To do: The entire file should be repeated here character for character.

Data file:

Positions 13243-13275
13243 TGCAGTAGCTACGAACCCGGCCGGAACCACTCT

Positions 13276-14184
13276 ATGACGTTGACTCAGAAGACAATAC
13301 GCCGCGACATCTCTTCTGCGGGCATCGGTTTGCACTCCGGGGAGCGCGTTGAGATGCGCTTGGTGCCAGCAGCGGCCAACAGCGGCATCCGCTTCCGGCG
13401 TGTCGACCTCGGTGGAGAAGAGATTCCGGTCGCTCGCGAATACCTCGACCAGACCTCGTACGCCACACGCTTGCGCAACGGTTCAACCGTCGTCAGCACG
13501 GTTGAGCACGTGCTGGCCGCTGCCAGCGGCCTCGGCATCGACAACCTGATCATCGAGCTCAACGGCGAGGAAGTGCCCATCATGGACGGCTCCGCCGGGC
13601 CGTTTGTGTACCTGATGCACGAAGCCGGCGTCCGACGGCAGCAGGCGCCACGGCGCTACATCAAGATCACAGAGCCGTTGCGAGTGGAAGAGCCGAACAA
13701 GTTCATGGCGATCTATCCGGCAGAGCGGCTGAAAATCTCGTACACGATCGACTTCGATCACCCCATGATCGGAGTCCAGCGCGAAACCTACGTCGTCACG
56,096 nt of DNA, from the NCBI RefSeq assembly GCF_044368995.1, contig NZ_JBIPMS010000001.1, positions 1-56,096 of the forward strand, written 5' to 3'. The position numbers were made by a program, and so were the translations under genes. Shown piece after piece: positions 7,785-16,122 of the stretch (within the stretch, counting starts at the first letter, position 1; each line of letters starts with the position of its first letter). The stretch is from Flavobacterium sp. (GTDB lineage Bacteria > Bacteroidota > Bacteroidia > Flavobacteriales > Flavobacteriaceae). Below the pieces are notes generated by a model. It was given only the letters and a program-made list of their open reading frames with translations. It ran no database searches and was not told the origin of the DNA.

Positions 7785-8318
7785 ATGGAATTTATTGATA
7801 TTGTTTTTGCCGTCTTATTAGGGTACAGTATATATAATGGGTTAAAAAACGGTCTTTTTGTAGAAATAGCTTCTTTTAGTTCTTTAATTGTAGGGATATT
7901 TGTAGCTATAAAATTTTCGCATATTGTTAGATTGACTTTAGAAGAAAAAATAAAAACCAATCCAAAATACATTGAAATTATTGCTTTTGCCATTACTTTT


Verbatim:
Positions 13243-13275
13243 TGCAGTAGCTACGAACCCGGCCGGAACCACTCT

Positions 13276-14184
13276 ATGACGTTGACTCAGAAGACAATAC
13301 GCCGCGACATCTCTTCTGCGGGCATCGGTTTGCACTCCGGGGAGCGCGTTGAGATGCGCTTGGTGCCAGCAGCGGCCAACAGCGGCATCCGCTTCCGGCG
13401 TGTCGACCTCGGTGGAGAAGAGATTCCGGTCGCTCGCGAATACCTCGACCAGACCTCGTACGCCACACGCTTGCGCAACGGTTCAACCGTCGTCAGCACG
13501 GTTGAGCACGTGCTGGCCGCTGCCAGCGGCCTCGGCATCGACAACCTGATCATCGAGCTCAACGGCGAGGAAGTGCCCATCATGGACGGCTCCGCCGGGC
13601 CGTTTGTGTACCTGATGCACGAAGCCGGCGTCCGACGGCAGCAGGCGCCACGGCGCTACATCAAGATCACAGAGCCGTTGCGAGTGGAAGAGCCGAACAA
13701 GTTCATGGCGATCTATCCGGCAGAGCGGCTGAAAATCTCGTACACGATCGACTTCGATCACCCCATGATCGGAGTCCAGCGCGAAACCTACGTCGTCACG
56,096 nt of DNA, from the NCBI RefSeq assembly GCF_044368995.1, contig NZ_JBIPMS010000001.1, positions 1-56,096 of the forward strand, written 5' to 3'. The position numbers were made by a program, and so were the translations under genes. Shown piece after piece: positions 7,785-16,122 of the stretch (within the stretch, counting starts at the first letter, position 1; each line of letters starts with the position of its first letter). The stretch is from Flavobacterium sp. (GTDB lineage Bacteria > Bacteroidota > Bacteroidia > Flavobacteriales > Flavobacteriaceae). Below the pieces are notes generated by a model. It was given only the letters and a program-made list of their open reading frames with translations. It ran no database searches and was not told the origin of the DNA.

Positions 7785-8318
7785 ATGGAATTTATTGATA
7801 TTGTTTTTGCCGTCTTATTAGGGTACAGTATATATAATGGGTTAAAAAACGGTCTTTTTGTAGAAATAGCTTCTTTTAGTTCTTTAATTGTAGGGATATT
7901 TGTAGCTATAAAATTTTCGCATATTGTTAGATTGACTTTAGAAGAAAAAATAAAAACCAATCCAAAATACATTGAAATTATTGCTTTTGCCATTACTTTT